BARBARA FERRARO and Patricia Hussey are no longer nuns.
They did not leave the convent as so many others did, finding fulfillment within the smaller circle of marriage and motherhood.
These two spent years finding reasons to stay: to serve the poor, to fight for social justice.
They resigned from the Sisters of Notre Dame in 1988, four years after AnnaQuindlena full-page advertisement appeared in The New York Times under this headline:
A DIVERSITY OF OPINIONS REGARDING ABORTION EXISTS AMONG COMMITTED CATHOLICS.
Ninety-seven people signed it.
Barbara Ferraro and Patricia Hussey were two of them.
They have written a book about what happened after that day, and what their lives were like before it. It is called "No Turning Back," and it is sure to be seen as an attack on the church.
That oversimplifies its most important message, contained in an anecdote about Barbara's encounter at a poor parish in Massachusetts.
A woman blurted out, "Sister, I had an abortion five years ago." Barbara Ferraro was stunned. Finally she said, "Tell me about it."
Tell me about it. Tell me about the thing I have never experienced and cannot begin to understand.
Tell me, as one of the girls did at the juvenile home where Pat Hussey worked, about the bikers' initiation rite, the gang rape that left you pregnant.
Tell me, as that woman told Barbara, of the abortion when your marriage was falling apart and the children you already had were as many as you could support.
Tell me about the lives I haven't led, the demons I've never faced.
Barbara Ferraro and Pat Hussey stayed in the convent because they saw it changing.
When Barbara entered in 1962, she was given a habit that left only her face and hands uncovered. Her hair was shorn, her name was changed, and she was given a whip to discipline herself.
By the time she resigned, she was wearing slacks and running a homeless shelter.
In between she learned that "Tell me about it" would never be the motto of the church to which she had given her life. Those nuns who signed the ad were given a choice: retract or face dismissal.
Barbara and Pat were eventually confronted by a Vatican representative and the apostolic pro-nuncio in Washington.
The former pinched Barbara's cheek and told her she reminded him of his grandmother. The latter said they would have a dialogue.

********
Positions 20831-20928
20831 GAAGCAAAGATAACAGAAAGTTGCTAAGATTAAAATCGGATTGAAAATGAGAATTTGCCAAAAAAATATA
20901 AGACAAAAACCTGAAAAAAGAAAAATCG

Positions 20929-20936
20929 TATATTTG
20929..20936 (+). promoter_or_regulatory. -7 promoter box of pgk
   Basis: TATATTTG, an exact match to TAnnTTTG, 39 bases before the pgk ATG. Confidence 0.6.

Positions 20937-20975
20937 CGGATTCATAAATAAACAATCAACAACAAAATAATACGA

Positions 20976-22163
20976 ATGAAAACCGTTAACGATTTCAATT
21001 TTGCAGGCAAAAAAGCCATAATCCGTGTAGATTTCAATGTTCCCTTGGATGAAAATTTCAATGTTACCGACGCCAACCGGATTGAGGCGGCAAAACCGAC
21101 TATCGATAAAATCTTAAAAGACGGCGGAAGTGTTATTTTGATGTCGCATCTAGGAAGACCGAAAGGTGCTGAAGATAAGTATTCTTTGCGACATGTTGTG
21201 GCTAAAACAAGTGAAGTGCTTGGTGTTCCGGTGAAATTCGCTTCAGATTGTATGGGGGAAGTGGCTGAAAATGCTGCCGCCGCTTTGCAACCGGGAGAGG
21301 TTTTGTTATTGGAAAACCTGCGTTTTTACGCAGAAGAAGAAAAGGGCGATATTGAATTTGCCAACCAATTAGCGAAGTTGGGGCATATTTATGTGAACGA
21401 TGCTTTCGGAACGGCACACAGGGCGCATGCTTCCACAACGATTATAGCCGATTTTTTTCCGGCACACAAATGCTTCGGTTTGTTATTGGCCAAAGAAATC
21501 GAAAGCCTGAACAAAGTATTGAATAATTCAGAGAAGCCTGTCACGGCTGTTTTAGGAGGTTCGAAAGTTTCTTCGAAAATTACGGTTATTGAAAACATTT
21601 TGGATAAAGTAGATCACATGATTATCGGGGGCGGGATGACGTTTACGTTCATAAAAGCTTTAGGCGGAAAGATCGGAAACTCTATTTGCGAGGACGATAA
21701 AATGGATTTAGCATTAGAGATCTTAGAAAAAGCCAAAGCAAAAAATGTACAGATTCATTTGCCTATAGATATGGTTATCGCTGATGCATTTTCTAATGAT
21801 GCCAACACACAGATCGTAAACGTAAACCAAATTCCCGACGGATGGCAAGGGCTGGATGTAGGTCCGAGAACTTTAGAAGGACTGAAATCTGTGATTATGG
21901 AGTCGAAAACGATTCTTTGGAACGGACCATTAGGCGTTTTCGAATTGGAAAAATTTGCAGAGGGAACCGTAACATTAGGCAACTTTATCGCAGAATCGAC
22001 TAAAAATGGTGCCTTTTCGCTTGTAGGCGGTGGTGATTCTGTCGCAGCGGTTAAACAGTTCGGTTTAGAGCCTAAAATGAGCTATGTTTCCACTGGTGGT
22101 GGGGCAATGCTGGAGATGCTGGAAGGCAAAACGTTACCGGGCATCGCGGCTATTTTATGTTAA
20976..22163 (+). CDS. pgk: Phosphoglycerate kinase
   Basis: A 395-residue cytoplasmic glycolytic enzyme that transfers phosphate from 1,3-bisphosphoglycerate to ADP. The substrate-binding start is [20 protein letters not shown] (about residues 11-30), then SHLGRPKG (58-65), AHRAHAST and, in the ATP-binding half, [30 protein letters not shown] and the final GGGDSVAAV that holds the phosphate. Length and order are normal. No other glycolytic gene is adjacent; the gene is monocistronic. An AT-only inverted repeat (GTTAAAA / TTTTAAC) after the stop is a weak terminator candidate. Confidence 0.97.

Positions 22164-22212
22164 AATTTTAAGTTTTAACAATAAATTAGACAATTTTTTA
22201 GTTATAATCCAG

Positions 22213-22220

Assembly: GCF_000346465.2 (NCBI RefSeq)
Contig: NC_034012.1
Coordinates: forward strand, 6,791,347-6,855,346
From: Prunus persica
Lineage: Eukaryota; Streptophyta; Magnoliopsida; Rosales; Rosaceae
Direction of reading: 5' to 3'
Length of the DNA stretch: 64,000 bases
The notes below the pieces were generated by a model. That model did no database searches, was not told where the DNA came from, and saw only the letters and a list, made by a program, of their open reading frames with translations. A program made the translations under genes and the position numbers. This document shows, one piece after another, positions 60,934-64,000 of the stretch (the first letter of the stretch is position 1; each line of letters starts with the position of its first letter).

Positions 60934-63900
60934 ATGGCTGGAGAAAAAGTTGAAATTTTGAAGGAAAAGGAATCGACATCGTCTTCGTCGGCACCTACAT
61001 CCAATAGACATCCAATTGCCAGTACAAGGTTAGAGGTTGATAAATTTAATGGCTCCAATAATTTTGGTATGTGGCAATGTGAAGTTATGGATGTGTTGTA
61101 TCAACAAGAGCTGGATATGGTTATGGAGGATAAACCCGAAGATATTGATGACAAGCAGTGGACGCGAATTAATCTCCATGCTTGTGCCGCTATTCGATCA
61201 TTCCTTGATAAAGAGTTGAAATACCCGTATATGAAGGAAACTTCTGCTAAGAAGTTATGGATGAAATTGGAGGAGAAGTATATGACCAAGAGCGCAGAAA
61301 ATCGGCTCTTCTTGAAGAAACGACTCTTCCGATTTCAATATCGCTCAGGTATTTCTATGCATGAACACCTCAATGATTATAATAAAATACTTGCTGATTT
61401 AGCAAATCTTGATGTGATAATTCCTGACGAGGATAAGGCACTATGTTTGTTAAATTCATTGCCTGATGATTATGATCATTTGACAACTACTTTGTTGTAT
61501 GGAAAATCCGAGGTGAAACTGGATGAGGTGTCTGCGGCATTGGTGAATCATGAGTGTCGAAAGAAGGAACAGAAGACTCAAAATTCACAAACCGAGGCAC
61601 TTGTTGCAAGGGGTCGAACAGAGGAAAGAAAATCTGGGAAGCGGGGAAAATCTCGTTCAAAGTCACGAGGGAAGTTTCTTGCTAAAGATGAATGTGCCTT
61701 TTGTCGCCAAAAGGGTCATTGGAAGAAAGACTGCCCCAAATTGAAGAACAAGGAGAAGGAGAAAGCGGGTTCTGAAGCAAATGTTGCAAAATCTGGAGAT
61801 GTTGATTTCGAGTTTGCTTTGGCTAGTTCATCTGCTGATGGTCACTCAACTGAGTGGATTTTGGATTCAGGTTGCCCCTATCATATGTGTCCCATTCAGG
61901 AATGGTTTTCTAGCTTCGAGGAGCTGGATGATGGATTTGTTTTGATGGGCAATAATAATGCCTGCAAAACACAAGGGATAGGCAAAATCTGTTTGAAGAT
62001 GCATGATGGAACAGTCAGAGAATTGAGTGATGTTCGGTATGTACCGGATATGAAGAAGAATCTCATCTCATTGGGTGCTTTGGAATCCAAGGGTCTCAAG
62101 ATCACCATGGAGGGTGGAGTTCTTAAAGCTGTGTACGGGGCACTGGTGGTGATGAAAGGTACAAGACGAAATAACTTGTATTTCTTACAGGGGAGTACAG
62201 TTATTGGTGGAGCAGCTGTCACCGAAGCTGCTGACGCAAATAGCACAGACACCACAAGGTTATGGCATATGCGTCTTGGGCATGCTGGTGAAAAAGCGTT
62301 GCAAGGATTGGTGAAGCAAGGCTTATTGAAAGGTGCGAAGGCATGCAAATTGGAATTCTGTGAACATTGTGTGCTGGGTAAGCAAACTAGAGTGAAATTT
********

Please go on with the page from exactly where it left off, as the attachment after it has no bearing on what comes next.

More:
"But I must insist," he said, "that after our time together you must put in writing that you support and adhere to the Roman Catholic teaching on abortion."
They couldn't do it. They had had too many women tell them about it.
The church is not a democracy. The editorial page editor of The Philadelphia Inquirer, David Boldt, referred to it several months ago as "un-American," and was vilified by Catholics from parishioners to cardinals.
What he meant was that it is a hierarchy. The people cannot vote on church positions. The decisions are made by the men at the top.
They are uniquely unqualified to face the most pressing issues of their time. Birth control, the ordination of women, permission for priests to marry, abortion -- all arise from sexuality and femininity.
The primacy of the priesthood rests upon celibacy and $l masculinity.
The Catholic bishops in this country decided last week to postpone indefinitely a final vote on a pastoral letter on women's concerns. It is born to fail, a precis on women written by men who haven't lived with one since they left their mother's house.
Last week, too, Judge David H. Souter was questioned by the Senate Judiciary Committee. "Souter archeology," they had been calling it the last time I was in Washington, and they had come up with barely a pottery shard on abortion.
During the hearings Souter said two things that captured my attention. He said as a young man he once spent two hours in a college dorm room talking to a young woman who was desperate to end a pregnancy. And he said, "What you may properly ask is whether I am open to listen."
Tell me about it.
Barbara Ferraro and Pat Hussey judged the hierarchy of the Catholic Church on that basis.
"The Vatican's version of Catholicism is a culture of oppression," they write, "a church that is only about itself." Those are harsh words. These are harsh times. And faced with harsh laws of church and of state, women like these will continue to speak, no matter what the consequences.
Barbara Ferraro and Pat Hussey shouldn't have been nuns in the first place.
They should have been priests.
Anna Quindlen is a columnist for the New York Times.